Energy of motion is usually called "kinetic energy."
A simple example of the transformation of kinetic energy into potential energy, and vice versa, is afforded by the pendulum.
When passing through its position of equilibrium, since gravity can do no more work upon it without changing its fixed point of support, all the energy of oscillation is kinetic. At intermediate positions the energy is partly kinetic and partly potential.
Available kinetic energy is possessed by a system of two or more bodies in virtue of the relative motion of its parts.
If a body whose mass is m grammes be moving with a velocity of v centimetres per second relative to the earth, the available kinetic energy possessed by the system is Zmv 2 ergs if m be small relative to the earth.
Thus the estimation of kinetic energy is intimately affected by the choice of our base of measurement.
In some cases, as when heat is converted into the kinetic energy of moving machinery or the potential energy of raised weights, there is an ascent of energy from the less available form of heat to the more available form of mechanical energy, but in all cases this is accompanied by the transfer of other heat from a body at a high temperature to one at a lower temperature, thus losing availability to an extent that more than compensates for the rise.
These static and kinetic conditions succeed each other rapidly, and the result is to detach or throw off from the antenna semi-loops of electric force, which move outwards in all directions and are accompanied by expanding circular lines of magnetic force.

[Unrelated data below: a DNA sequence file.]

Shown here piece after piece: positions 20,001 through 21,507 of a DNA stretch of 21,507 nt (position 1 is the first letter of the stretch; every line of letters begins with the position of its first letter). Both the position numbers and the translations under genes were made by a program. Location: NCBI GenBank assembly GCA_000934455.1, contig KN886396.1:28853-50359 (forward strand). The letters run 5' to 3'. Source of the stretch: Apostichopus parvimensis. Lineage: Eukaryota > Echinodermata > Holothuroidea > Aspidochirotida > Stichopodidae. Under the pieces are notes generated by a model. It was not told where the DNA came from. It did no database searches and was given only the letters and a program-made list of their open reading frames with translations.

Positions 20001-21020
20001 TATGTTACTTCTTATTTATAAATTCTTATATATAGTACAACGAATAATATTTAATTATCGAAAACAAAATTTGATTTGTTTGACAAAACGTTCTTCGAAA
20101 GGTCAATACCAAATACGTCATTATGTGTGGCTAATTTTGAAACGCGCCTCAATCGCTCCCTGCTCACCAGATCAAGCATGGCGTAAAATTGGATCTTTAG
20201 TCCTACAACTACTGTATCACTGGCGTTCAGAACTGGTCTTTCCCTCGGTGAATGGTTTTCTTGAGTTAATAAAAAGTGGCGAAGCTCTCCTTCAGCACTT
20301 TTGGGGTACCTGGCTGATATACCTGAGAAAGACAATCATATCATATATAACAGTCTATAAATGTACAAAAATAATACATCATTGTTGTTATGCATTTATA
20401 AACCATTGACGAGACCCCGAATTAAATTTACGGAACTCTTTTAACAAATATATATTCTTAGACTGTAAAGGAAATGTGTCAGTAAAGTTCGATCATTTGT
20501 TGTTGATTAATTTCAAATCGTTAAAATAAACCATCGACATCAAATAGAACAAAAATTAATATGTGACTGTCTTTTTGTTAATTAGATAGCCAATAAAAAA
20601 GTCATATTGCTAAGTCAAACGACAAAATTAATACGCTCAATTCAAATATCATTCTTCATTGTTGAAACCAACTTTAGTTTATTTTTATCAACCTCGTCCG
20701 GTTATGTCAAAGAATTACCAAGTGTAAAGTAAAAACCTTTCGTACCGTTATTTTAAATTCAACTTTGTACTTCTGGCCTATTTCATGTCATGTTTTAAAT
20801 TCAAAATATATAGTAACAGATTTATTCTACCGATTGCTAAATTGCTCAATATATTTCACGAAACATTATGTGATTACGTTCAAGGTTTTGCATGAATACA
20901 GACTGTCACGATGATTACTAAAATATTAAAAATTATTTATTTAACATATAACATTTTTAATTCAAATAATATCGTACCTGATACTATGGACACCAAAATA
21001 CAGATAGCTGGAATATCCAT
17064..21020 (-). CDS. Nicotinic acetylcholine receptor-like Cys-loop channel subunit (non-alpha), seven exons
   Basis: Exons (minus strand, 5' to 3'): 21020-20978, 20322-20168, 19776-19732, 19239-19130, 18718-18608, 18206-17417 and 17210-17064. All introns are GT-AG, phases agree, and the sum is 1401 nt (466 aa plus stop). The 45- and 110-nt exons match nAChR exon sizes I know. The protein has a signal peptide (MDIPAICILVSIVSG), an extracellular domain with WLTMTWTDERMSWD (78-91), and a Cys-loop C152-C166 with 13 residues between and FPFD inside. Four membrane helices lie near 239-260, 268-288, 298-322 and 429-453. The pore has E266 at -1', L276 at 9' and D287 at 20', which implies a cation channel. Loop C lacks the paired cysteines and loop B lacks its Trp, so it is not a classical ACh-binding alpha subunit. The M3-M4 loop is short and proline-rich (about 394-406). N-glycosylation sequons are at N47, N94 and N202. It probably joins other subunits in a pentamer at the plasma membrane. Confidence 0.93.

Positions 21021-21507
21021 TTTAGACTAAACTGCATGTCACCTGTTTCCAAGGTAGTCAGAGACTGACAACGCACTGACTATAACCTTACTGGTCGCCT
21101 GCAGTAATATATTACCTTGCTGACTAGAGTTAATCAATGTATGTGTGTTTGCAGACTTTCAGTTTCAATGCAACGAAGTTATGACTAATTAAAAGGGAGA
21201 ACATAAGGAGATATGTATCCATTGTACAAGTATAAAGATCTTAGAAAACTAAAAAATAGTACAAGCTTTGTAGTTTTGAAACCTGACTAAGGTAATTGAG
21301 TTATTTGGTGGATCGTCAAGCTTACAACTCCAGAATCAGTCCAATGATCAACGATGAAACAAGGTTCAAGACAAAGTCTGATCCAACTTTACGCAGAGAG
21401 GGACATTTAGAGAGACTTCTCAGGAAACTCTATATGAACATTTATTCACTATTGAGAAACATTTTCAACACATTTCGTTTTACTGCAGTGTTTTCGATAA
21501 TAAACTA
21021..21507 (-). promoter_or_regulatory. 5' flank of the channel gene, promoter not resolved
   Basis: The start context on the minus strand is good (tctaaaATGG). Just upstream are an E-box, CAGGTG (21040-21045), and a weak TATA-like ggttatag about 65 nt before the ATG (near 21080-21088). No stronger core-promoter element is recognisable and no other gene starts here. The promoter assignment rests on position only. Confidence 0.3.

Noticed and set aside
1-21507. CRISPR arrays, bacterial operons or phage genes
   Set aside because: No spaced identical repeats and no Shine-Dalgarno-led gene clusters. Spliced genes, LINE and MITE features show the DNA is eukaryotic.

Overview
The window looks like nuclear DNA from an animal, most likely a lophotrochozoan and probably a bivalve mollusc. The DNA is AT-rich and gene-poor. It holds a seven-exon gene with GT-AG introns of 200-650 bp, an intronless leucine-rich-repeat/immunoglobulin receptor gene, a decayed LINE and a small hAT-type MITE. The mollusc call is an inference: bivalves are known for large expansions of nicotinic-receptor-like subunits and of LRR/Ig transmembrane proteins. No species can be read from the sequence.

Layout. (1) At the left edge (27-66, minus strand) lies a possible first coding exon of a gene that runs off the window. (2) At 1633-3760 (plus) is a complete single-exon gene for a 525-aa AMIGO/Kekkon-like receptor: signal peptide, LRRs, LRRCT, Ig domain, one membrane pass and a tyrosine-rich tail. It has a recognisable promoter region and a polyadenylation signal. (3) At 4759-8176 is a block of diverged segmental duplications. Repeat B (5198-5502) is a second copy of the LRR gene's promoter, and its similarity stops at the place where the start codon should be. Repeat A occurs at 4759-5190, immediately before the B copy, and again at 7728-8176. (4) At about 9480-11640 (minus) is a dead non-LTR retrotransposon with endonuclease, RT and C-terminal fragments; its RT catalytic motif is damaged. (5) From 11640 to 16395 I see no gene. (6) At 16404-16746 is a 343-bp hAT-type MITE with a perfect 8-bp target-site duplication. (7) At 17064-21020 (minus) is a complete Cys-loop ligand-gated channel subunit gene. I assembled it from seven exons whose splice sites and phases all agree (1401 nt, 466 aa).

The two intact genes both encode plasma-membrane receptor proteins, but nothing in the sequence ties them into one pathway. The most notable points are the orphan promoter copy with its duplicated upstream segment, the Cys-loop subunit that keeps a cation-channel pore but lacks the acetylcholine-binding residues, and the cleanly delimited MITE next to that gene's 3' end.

This energy is obtained especially by the chioroplastids, and part of it is at once devoted to the construction of carbohydrate material, being thus turned from the kinetic to the potential condition.
Thus even ir these constructive processes there occurs a constant pas,age of energy backwards and forwards from the kinetic to the potential condition and vice versa.
There is probably but little transformation of one form of kinetic energy into another in the plant.
Expenditure of Energy by Plants.The energy of the plant is, af we have seen, derived originally from the kinetic radiant energy 01 the sun.
Between 1886 and 1892 he published a series of papers on the foundations of the kinetic theory of gases, the fourth of which contained what was, according to Lord Kelvin, the first proof ever given of the Waterstdn-Maxwell theorem of the average equal partition of energy in a mixture of two different gases; and about the same time he carried out investigations into impact and its duration.
This equation, which is mathematically deducible from the kinetic theory of gases, expresses the behaviour of gases, the phenomena of the critical state, and the behaviour of liquids; solids are not accounted for.
Now the unstable movements of the needles are of a mechanically irreversible character; the energy expended in dissociating the members of a combination and placing them in unstable positions assumes the kinetic form when the needles turn over, and is ultimately frittered down into heat.
Instead of following the motion of each individual part of a material system, he showed that, if we determine its configuration by a sufficient number of variables, whose number is that of the degrees of freedom to move (there being as many equations as the system has degrees of freedom), the kinetic and potential energies of the system can be expressed in terms of these, and the differential equations of motion thence deduced by simple differentiation.
Besides this most important contribution to the general fabric of dynamical science, we owe to Lagrange several minor theorems of great elegance, - among which may be mentioned his theorem that the kinetic energy imparted by given impulses to a material system under given constraints is a maximum.